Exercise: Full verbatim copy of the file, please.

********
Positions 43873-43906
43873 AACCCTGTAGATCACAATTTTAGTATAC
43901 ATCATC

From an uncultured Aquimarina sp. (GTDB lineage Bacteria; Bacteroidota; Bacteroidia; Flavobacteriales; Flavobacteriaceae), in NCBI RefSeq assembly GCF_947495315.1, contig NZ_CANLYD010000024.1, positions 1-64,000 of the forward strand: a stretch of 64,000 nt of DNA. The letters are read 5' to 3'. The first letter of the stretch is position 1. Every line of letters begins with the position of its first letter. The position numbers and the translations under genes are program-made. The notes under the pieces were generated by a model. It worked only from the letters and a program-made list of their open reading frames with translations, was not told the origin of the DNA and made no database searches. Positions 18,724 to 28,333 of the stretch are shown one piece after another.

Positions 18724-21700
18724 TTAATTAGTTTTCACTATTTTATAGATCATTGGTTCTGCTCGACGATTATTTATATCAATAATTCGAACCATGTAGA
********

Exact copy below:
Positions 43873-43906
43873 AACCCTGTAGATCACAATTTTAGTATAC
43901 ATCATC

From an uncultured Aquimarina sp. (GTDB lineage Bacteria; Bacteroidota; Bacteroidia; Flavobacteriales; Flavobacteriaceae), in NCBI RefSeq assembly GCF_947495315.1, contig NZ_CANLYD010000024.1, positions 1-64,000 of the forward strand: a stretch of 64,000 nt of DNA. The letters are read 5' to 3'. The first letter of the stretch is position 1. Every line of letters begins with the position of its first letter. The position numbers and the translations under genes are program-made. The notes under the pieces were generated by a model. It worked only from the letters and a program-made list of their open reading frames with translations, was not told the origin of the DNA and made no database searches. Positions 18,724 to 28,333 of the stretch are shown one piece after another.

Positions 18724-21700
18724 TTAATTAGTTTTCACTATTTTATAGATCATTGGTTCTGCTCGACGATTATTTATATCAATAATTCGAACCATGTAGA